The distribution and abundance of birds can be a valuable indicator of ecosystem and landscape health. By understanding the factors on the ranch that drive bird occurrence, UHPSI hopes to make recommendations for management strategies that will enhance biodiversity on the ranch.
One of the most effective ways to survey large areas over long time scales is through acoustic monitoring. We have set up two permanent recording stations at Big Red and the RPCC. These digital recorders collect bird call information at hour long intervals three times every day. This data is stored in our database and automatically sifted through to pull out individual bird vocalizations. These stations, over time, will let us understand phonological patterns of migratory bird populations on the ranch. This can help guide land management, in particular with such things as the timing of hay cuttings, grazing rotations, watering schedules, and much more.
Additionally, we have built five semi-permanent acoustic monitoring units, which are highly mobile and can be used to survey large areas. We performed an initial pilot test of this system by recording at ten locations in late September along Clear Creek and Coal Creek. Plans for 2014 include the fabrication of more units, and a ranch-wide sampling scheme. Results from the 2014 field season will allow the UHPSI team to design a model for bird population distribution that can be broadly applied to surrounding lands.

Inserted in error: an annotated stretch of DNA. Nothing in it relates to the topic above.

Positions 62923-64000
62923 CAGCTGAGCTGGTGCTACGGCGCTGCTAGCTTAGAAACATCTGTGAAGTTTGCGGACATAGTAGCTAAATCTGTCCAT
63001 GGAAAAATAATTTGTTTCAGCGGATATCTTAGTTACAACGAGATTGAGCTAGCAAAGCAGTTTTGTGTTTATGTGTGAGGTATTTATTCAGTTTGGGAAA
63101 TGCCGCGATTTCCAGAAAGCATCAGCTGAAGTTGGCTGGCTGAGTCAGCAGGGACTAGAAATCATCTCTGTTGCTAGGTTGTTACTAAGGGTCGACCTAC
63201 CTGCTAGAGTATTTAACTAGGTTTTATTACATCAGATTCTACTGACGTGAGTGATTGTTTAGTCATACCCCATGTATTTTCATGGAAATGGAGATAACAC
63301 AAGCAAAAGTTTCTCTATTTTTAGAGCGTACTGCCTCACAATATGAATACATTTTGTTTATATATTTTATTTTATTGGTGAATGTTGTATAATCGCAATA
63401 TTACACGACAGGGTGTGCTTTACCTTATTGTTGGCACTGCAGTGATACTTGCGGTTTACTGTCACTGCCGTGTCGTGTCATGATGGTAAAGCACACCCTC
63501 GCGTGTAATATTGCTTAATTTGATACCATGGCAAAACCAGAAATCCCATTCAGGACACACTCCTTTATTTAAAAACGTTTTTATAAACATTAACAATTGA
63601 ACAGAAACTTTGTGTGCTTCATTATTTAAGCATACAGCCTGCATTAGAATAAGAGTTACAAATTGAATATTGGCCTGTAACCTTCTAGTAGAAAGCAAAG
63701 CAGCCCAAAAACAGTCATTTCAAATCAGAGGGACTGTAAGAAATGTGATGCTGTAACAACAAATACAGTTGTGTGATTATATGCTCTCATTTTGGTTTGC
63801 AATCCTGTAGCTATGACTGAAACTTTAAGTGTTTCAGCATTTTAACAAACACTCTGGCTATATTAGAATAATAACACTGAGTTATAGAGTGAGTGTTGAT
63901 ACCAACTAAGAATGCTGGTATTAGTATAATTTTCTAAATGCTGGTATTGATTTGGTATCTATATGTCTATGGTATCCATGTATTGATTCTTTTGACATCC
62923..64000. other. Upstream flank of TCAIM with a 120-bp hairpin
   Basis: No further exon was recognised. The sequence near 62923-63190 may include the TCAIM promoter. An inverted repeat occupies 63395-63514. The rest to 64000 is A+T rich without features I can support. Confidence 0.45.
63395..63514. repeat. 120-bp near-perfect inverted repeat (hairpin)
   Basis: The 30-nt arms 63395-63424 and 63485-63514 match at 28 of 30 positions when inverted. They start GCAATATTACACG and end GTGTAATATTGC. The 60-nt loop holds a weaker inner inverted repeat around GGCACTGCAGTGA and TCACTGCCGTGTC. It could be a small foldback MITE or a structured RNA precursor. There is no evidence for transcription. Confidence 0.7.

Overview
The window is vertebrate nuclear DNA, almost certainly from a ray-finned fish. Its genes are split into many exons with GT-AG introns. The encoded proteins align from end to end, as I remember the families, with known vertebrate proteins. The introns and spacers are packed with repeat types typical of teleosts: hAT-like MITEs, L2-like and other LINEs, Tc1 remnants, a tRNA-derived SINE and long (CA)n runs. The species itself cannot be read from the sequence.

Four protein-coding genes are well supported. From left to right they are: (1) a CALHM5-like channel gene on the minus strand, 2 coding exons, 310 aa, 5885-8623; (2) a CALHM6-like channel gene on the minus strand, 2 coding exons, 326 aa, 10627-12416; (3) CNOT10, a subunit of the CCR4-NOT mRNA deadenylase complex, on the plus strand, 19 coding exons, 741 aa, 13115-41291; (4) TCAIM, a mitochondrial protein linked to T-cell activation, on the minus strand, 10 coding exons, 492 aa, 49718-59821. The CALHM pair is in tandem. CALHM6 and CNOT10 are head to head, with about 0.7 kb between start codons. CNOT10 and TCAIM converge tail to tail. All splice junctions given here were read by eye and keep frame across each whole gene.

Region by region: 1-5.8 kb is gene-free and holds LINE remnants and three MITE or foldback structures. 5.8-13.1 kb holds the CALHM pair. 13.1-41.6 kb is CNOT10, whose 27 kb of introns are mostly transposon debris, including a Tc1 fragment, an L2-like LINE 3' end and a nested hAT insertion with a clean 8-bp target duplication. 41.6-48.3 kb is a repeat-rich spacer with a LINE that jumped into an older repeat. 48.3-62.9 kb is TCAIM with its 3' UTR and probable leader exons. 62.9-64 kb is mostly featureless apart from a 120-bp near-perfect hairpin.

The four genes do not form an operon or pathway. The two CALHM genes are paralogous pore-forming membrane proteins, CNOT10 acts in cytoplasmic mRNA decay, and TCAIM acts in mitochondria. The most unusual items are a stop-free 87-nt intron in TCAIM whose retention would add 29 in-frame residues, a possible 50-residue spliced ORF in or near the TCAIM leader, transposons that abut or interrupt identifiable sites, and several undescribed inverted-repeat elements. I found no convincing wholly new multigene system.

The figure to the right shows the outputs from a one minute sample selected from the sunset chorus on July 26th behind the Raymond Plank Creative Center, Ucross, WY. The blue chart above represents decibels (y-axis) over time. The red and yellow graph highlights frequency (y-axis) over time. The long vertical yellow bands (a) are ‘chips’ – short regular vocalizations, while the denser bands (b) are bird songs.
Impressed by the striking visual tapestry woven by avian vocalizations, a number of current and former resident artists have reached out to UHPSI to collaborate on projects that intersect the worlds of art and science. We have worked with visual and mixed-media artists from University of Wyoming and University of New Mexico’s Land Arts of the American West Program. As we collect more, higher quality acoustic data, we hope to streamline the process of sharing and collaborating with our artistic partners.